Shops hope to retain tourists in downtown Niles
Two major events happening this month are expected to bring in thousands of tourists to Niles.
But local businesses are trying to find ways to keep that traffic downtown.
“They don’t stay and check out the local businesses,” said John Crothers, owner of Resurrections. “As soon as the parade is over they empty and go back to the festival, or home.”
The annual season-long Niles Scream Park opened Friday.
It and the Apple Festival, set to take place at the end of the month, have brought a lot of foot traffic to the area for decades.
“Saturdays are our busiest,” said Heidi Abri-Green, an employee at the Nugget. “It’s starting to pick up this time of year with all the festivals in town.”
Business is usually at its best in September at this restaurant.
“It’s great and I’ve been at the nugget for 10 years, so I’ve experienced every festival for the past ten years,” said Green.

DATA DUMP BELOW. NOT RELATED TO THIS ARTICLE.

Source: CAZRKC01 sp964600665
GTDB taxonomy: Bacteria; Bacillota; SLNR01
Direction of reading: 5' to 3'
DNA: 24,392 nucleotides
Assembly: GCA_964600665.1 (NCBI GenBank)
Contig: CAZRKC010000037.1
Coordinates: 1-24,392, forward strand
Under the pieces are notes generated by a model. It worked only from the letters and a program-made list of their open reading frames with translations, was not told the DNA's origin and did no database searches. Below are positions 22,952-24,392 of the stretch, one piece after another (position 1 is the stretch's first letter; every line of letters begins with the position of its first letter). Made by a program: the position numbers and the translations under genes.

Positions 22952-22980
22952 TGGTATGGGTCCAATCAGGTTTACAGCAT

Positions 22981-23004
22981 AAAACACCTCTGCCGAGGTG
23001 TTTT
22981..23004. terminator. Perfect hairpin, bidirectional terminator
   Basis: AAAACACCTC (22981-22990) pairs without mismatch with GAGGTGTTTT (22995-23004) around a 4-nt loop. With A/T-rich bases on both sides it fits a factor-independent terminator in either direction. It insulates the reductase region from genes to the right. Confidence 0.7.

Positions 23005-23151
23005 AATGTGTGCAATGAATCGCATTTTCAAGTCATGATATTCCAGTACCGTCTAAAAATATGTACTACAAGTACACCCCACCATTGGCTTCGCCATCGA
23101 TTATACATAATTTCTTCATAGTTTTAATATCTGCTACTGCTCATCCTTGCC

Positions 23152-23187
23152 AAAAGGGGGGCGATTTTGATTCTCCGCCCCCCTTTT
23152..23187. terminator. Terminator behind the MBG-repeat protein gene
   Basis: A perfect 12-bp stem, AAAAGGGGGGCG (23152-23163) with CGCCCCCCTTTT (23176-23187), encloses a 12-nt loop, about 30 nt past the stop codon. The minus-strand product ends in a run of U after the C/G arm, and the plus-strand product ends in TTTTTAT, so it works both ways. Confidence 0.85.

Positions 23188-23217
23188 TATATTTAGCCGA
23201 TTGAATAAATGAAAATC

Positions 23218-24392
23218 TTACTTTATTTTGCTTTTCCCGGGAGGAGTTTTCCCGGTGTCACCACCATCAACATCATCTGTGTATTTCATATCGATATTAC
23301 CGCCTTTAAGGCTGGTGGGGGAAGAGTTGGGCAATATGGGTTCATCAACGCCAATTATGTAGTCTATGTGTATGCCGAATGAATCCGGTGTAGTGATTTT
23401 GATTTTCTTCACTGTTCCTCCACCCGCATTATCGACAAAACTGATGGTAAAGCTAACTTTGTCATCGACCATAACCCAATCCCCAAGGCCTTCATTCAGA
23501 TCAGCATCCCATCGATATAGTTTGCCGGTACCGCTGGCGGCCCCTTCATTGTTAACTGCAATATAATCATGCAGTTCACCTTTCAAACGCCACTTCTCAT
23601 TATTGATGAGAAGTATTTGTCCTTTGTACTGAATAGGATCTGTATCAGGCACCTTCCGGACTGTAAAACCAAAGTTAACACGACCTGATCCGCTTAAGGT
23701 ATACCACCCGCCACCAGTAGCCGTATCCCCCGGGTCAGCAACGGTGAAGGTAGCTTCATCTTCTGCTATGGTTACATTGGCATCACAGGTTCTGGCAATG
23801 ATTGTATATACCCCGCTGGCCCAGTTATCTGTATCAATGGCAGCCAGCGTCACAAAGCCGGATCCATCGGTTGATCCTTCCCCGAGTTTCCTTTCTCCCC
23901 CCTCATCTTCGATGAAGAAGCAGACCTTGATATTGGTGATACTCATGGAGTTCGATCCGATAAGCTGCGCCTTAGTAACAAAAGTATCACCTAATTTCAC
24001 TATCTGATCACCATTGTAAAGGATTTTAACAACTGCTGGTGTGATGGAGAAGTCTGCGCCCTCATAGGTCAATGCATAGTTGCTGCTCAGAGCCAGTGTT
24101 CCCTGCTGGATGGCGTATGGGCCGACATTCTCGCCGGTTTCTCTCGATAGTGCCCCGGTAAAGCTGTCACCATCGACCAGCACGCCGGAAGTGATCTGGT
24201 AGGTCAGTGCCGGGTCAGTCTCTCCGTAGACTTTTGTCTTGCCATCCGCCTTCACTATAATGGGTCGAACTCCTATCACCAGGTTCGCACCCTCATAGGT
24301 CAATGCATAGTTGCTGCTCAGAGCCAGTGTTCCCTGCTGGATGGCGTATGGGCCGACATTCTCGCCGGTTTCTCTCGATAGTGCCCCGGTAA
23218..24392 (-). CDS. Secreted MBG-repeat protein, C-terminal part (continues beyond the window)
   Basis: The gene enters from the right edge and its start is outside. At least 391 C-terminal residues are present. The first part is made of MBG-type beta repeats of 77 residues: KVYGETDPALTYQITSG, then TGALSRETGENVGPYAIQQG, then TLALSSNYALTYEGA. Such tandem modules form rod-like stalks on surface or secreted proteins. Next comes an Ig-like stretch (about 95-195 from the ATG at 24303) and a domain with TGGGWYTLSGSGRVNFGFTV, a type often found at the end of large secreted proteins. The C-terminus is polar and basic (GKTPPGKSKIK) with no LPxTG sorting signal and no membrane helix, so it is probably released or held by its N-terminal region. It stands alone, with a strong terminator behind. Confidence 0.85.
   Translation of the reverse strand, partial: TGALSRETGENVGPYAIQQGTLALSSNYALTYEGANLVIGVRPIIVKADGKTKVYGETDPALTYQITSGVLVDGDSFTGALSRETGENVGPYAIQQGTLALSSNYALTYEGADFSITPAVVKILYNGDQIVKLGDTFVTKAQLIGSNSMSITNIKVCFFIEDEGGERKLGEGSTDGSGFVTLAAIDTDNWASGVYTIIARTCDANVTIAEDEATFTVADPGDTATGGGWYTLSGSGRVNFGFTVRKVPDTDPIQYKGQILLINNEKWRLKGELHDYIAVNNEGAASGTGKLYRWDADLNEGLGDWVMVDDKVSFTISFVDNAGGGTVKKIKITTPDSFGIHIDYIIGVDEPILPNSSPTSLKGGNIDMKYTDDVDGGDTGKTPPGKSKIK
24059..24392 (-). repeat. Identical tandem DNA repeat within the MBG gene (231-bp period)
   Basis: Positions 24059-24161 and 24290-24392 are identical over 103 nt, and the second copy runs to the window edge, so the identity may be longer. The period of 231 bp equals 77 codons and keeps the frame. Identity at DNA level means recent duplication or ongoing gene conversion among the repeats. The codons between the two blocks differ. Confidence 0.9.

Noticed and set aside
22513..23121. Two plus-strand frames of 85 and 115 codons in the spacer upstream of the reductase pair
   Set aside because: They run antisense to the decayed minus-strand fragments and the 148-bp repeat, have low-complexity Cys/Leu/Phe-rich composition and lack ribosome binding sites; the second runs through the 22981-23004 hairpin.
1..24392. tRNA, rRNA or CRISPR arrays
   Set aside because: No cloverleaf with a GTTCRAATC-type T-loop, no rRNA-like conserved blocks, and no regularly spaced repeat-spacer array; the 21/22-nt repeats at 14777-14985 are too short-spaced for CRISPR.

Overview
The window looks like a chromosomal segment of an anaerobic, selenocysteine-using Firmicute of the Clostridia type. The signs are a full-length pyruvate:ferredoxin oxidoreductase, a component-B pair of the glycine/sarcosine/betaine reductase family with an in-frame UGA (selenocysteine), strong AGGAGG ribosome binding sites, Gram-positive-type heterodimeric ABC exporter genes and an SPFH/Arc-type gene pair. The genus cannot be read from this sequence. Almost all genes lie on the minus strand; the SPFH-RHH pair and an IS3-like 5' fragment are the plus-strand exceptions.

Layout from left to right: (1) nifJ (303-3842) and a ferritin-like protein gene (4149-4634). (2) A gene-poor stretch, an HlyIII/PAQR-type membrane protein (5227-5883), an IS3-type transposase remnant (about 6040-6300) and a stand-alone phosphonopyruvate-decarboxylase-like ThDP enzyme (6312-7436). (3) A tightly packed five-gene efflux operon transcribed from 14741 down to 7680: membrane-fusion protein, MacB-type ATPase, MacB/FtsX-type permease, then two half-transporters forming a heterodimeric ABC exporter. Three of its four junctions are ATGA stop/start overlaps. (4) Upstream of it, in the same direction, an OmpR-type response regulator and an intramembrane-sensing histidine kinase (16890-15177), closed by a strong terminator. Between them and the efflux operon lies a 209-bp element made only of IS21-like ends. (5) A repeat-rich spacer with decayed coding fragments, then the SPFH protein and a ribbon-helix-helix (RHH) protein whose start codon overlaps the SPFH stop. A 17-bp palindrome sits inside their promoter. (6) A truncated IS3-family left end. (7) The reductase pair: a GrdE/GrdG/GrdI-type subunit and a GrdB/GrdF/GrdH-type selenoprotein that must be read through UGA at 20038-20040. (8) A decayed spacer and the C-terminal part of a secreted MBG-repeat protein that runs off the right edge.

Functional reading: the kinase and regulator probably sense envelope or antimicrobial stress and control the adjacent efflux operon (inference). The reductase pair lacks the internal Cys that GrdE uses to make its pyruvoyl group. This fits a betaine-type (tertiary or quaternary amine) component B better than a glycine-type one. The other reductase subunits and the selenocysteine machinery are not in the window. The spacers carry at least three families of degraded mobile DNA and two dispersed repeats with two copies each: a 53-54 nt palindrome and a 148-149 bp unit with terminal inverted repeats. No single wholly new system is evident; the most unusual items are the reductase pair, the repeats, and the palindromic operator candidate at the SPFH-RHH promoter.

While anticipation builds for the after-festivals-rush at diners like the Nugget, other shops on the strip are a bit anxious.
“There were hundreds, maybe thousands of people out here for the parade, i mean, the parade is great, draws a lot of people but that’s all they’re here for,” said Crothers.
Crothers says thousands might pass retailers like his local home décor store on big event weekends, but not too many return.
The Four Flags Chamber of Commerce is trying to solve that problem.
Tuesday, it partnered with Buchanan’s Chamber of Commerce to host an area business expo.
It gave 45 local shops an opportunity to introduce their services to the surrounding community.
“Exposing greatness is all about taking people who have never seen or heard of these businesses and bringing them right to the business owners and having people talk to them,” said Gina Barger, membership coordinator for the Four Flags Chamber of Commerce.
Shop owners say that’s helpful because while festivals may draw folks to the area, opportunities to keep them in the area are needed.
“Make your presence known, don’t just open your door and expect people to walk in, get out there and do the footwork,” said Brian Williams, owner of the Brass Eye.